- If no graded work was received by the student prior to the voluntary withdrawal deadline. In this case, the student must submit a petition for late withdrawal within seven days of the time when graded work was first made available by the instructor.
- If circumstances beyond a student’s control prevents completion of a course. In this case, the student must submit the petition for late withdrawal before the last day of classes. If the circumstance beyond the student’s control is a documented disability, late withdrawal petitions are reviewed and processed through Disabilities Support Services at the Dean of Students Office, rather than by the Academic Standards Committee.
- If serious illness or emergency (a) prevents a student from filing a petition before the last day of classes or (b) occurs after classes have ended. In this case, the student must submit a petition for late withdrawal no later than one month into the next semester.
Students are responsible for completing all elements of the petition including forms, signatures, and documentation, and for returning completed petitions to the Registrar’s Office. Petitions will not be considered without appropriate supporting documentation. Forms are available from the Registrar’s Office and on the Registrar’s website.
If the petition for late withdrawal is approved, the grade of W will be recorded on the student’s transcript. A grade of W does not indicate whether or not a student was in good standing in the course at the time of the late withdrawal. Students are required to comply with the terms specified in their late withdrawal decision letters in order to return to CMC for the subsequent semester.
Pass-Fail (PA-FA) Grades
Pass-Fail (PA-FA) grades are assigned to Physical Education courses (non-credit).
No Grade Submitted (NGS) Grade
The NGS grade is a symbol used exclusively by the Registrar to indicate on official documents the failure of the instructor to submit grades for one or more students. This is a temporary grade that is replaced normally by the final grade assigned by the instructor. This grade may never be used for a graduating senior. It may only be used under extenuating circumstances experienced by an instructor which prevented the instructor from submitting grades in a timely manner.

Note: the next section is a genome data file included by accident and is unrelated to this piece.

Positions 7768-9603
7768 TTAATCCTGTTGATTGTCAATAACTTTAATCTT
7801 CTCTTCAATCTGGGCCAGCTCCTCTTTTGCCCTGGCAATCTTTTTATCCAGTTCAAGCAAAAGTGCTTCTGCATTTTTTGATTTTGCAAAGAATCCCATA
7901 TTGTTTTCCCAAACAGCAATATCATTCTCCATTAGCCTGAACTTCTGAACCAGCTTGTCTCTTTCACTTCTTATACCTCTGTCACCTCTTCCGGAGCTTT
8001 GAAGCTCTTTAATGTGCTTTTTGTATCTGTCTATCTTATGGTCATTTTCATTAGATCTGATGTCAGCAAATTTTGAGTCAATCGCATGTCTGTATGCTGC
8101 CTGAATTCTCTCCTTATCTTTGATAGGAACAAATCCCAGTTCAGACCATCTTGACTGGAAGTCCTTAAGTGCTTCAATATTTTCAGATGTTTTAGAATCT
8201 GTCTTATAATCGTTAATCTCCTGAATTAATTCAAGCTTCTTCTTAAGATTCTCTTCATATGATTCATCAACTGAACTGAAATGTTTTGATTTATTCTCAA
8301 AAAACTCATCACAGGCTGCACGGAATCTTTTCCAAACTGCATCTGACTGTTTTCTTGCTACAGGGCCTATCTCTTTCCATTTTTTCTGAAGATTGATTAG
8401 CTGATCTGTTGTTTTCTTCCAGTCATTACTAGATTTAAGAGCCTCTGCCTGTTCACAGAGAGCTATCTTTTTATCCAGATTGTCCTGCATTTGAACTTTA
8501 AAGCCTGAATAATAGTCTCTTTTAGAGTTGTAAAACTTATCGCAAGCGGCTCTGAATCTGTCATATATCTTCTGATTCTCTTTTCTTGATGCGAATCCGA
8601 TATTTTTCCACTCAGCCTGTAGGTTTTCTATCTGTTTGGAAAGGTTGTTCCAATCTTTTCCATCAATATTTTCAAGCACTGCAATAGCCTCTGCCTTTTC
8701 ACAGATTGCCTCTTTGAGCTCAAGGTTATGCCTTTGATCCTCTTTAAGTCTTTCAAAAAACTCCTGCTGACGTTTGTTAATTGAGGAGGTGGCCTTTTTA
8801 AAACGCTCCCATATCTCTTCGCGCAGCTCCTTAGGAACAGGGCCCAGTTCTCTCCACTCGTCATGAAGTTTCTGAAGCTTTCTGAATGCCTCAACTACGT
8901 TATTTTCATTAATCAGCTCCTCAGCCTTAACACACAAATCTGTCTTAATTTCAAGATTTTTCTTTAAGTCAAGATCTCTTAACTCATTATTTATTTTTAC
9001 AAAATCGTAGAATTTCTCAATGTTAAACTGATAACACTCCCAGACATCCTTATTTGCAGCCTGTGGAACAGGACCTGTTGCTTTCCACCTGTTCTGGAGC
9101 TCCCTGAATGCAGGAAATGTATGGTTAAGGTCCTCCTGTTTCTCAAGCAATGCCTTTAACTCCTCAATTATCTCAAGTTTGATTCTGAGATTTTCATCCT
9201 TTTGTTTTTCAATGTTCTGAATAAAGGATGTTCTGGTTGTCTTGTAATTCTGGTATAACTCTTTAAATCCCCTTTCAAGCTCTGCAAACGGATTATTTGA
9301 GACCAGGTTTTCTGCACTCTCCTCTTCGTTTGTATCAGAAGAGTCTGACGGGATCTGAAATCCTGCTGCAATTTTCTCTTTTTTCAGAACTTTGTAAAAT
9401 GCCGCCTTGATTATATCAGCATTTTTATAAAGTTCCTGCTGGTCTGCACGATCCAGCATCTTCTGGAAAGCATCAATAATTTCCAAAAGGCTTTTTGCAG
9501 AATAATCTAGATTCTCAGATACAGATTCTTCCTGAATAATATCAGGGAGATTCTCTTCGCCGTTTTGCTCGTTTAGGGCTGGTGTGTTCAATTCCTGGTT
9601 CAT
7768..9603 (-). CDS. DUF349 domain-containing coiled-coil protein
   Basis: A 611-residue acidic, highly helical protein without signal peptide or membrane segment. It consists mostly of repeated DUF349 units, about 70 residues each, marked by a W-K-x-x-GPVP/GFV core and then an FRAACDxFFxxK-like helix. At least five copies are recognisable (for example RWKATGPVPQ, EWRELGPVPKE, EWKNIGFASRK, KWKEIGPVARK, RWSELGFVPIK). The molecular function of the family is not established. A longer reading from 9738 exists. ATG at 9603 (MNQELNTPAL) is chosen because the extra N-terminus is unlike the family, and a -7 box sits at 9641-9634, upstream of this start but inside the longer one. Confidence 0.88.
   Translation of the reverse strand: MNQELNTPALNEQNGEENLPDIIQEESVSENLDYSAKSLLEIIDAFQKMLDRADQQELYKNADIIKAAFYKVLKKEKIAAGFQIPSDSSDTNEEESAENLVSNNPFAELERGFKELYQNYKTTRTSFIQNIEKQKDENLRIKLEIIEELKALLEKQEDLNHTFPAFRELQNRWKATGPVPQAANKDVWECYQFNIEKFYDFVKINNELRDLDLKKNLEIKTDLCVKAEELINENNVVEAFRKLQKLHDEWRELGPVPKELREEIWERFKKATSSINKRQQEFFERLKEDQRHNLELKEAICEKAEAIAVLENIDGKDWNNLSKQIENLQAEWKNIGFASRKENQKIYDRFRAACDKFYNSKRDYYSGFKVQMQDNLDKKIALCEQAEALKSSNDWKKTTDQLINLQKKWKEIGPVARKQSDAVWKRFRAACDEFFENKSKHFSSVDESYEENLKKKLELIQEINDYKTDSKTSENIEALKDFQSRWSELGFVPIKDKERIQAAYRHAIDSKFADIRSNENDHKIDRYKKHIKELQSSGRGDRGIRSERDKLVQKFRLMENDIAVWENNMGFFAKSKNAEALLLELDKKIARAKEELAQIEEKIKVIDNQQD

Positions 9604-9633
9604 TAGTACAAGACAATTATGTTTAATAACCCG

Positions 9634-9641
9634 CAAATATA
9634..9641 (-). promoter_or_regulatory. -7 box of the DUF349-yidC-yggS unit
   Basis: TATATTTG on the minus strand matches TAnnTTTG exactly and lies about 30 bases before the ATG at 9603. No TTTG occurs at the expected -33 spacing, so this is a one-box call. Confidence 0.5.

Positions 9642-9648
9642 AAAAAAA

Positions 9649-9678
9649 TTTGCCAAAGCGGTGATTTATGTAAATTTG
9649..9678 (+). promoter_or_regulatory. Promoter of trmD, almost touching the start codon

Completion of Work
To be counted as work completed in a course and to be calculated in the final grade, all assignments, except for final examinations, must be turned in to the instructors by the last day of classes, unless the instructor requires otherwise in writing. Assignments may not be turned in after the scheduled time of the final examination, unless the student was granted an incomplete in the course.
Instructors may submit grade changes to correct calculation or recording errors. Grades may not be changed because a student completes or turns in work late, unless a petition for an Incomplete Grade was approved by the ASC. No grade recorded for a student at CMC shall be changed after a period of one year dating from the end of the semester in which the course was taken. A faculty request to correct a grade that affects any decision made by the ASC must be approved by that Committee. Instructors who wish to correct a student’s grade must inform the Registrar in writing and must include a brief explanation for the change in a signed and dated document.
The instructor is the person best qualified to determine the quality of work in a course and is responsible for submitting final grades for students at the end of each semester. Students who believe a recorded grade is incorrect may request that the instructor review the grade. If the instructor discovers an error, that instructor may request a correction as described above. Instructors must reply to student requests for review within 30 days, though they have up to one year to record a correction.